With the ADVAN Apex,” he continues, “we strived for the illusive trifecta of all: performance marks met for the category, a mileage warranty, and at a price that is attainable in the market.”

The ADVAN Apex in the 225/45R17 size—the smallest available—retails for about $140 each. That’s less than the Continental Extremecontact Sport and the Michelin Sport 4S, two of the previous benchmarks in the class.

How Was the Apex Designed for the American Market?

When it comes to tires, each country has its own standards and certifications, and those requirements have become more stringent in just the past 10 years or so.

These relate to fuel efficiency, wet grip and pass-by noise, all of which have an impact in some way or another on a tire’s performance in other categories,” Sampson explains.

Since the ADVAN Apex V601 was designed specifically for the U.S. market, its performance was tuned for our standards—which, in the end, centers on performance. “And by performance, most people automatically think of speed and handling,” Sampson explains. But he adds more qualities to the list, including wet performance, road noise and fuel economy.

And how does the focus on those attributes impact the other deliverables needed by a summer tire?” he asks. “Take all those things into consideration and then throw in the fitments for vehicles in the target market, and you are getting pretty close to a specific market-developed tire.”

How Was the ADVAN Apex Designed for American Cars?

Yokohama offers the ADVAN Apex in 44 different sizes, with rim diameters spanning 17 to 20 inches—a range that covers most of today’s popular sporty cars.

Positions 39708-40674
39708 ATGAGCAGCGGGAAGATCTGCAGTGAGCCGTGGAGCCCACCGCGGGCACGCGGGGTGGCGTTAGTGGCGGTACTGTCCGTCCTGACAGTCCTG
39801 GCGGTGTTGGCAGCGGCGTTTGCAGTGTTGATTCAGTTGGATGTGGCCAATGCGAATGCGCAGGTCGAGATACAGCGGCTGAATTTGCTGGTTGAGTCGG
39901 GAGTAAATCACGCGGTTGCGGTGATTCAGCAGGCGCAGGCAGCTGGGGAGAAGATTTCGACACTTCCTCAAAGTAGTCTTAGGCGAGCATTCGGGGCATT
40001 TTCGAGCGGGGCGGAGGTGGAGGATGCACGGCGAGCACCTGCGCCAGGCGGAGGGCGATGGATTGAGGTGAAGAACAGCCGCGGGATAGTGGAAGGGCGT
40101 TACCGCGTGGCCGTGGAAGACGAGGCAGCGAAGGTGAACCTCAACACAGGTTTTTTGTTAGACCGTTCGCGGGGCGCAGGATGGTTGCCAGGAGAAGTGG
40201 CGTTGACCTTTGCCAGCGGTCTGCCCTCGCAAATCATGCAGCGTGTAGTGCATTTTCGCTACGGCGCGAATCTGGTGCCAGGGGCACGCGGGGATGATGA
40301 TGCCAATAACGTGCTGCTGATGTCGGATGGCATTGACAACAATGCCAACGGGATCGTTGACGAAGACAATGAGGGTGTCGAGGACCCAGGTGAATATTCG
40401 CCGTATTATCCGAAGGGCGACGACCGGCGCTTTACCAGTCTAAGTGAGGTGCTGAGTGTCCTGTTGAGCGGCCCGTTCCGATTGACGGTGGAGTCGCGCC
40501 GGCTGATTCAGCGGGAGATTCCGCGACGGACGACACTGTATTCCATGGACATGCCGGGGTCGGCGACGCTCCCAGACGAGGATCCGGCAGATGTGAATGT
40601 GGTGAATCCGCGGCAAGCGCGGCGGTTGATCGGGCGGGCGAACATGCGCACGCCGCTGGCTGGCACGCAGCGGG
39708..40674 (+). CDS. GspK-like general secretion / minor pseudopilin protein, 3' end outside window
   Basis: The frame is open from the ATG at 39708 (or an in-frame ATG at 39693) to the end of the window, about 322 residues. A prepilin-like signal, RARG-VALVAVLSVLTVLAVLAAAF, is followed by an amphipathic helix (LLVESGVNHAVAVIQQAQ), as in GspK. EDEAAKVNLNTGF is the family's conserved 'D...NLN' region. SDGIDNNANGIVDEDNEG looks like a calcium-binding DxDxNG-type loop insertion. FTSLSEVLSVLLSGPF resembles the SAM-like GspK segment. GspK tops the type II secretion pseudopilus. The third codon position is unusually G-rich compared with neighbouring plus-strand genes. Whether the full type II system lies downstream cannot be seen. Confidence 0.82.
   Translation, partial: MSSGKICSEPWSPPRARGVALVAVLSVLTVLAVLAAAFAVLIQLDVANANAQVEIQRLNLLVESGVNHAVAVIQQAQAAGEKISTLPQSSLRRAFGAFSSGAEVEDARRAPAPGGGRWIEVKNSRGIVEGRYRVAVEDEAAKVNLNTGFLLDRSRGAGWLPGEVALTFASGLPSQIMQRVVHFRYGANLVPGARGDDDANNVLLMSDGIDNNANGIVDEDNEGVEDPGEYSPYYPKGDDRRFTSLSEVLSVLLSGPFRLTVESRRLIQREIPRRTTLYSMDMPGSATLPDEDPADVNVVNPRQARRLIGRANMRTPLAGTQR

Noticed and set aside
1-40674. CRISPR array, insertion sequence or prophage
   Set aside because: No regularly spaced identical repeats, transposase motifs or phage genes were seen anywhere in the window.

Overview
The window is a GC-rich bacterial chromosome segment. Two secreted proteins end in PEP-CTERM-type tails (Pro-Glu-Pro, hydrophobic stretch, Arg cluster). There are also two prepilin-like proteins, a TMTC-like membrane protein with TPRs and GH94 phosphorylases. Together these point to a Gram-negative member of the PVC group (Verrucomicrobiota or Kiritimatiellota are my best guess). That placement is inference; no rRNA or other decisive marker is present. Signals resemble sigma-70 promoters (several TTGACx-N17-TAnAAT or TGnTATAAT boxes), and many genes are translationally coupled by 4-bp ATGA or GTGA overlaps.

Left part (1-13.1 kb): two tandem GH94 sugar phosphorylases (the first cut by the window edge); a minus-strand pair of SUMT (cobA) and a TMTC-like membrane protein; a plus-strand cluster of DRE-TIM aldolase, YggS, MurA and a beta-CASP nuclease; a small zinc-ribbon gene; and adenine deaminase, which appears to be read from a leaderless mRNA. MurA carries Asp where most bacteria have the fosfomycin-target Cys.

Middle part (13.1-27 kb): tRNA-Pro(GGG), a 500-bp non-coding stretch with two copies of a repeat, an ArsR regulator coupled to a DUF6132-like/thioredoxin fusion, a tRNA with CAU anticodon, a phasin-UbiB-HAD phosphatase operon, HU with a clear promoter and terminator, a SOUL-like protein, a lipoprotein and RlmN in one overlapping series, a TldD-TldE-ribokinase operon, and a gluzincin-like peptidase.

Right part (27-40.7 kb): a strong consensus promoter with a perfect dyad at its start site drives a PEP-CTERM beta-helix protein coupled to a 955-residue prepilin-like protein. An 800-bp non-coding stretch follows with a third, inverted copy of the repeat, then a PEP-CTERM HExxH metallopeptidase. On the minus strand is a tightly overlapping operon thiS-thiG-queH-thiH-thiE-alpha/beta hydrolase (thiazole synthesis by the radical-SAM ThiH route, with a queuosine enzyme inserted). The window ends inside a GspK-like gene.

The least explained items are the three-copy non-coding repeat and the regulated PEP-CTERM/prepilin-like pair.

But again, some of those sizes specifically cover cars popular among American enthusiasts. “Here in the United States, we have different vehicles,” Sampson explains. “Without fact checking, I would say the proliferation of Dodge Challenger and Charger widebodies in many of the populous states likely outweighs the proliferation of the same vehicles overseas in all countries combined.” So yes, there’s an ADVAN Apex for that car.

How Was the ADVAN Apex Designed for American Roads?

One more ingredient Yokohama considered when tuning the tire: the roads it would encounter. “Now we combine vehicles with different road surfaces from Maine to Arizona made with different aggregates and subjected to vastly different types of weather,” Sampson explains. “And then throw in roads flat and straight as an arrow across the lower states to the twisting roads up the Sierra Nevada mountains.”


powered by Typeform

Join Free Join our community to easily find more tires, Sponsored Content, Yokohama and ADVAN articles.
More like this
View comments on the GRM forums
Keith Tanner
Keith Tanner GRM+ Memberand MegaDork
7/13/20 8:24 a.m.

Sizes start at 245/40-17 (smallest overall ID, there's also a 225/45-17) and go up to 20" variants. FYI.

nderwater UltimaDork
7/13/20 8:47 a.m.

Can we expect that the Apex will be less expensive than the A052?

Keith Tanner
Keith Tanner GRM+ Memberand MegaDork
7/13/20 8:59 a.m.

Both tires are on Tire Rack now. In a 245/40-17, the Apex V601 is $169.22 and the A052 is $217.03. The RE-71R is $182.92.

CyberEric Dork
7/13/20 11:52 a.m.

I guess I’m the only guy in America with smaller wheels than 17s.

These sound great for a street tire that sometimes sees track/autox, something we have all been asking for as the competition street tires have gotten so bonkers, but I need something smaller.

Javelin (Forum Supporter)
Javelin (Forum Supporter) GRM+ Memberand MegaDork
7/13/20 11:54 a.m.
CyberEric said:

I guess I’m the only guy in America with smaller wheels than 17s.

Even 17's are not in-vogue anymore. I have sold all but one of my sets of 17" wheels because the tire selection has gotten so lousy.

CyberEric Dork
7/13/20 11:58 a.m.

In reply to Javelin (Forum Supporter) :

Ugh. I hate this trend of boat anchor giant wheels. More expensive, more weight, and I don’t think it looks good either. I know I’m in the minority at that last point.

Patientzero HalfDork
7/13/20 2:00 p.m.

Since these are made for the American market, are they going to offer American (Muscle) sizes? 

Our Preferred Partners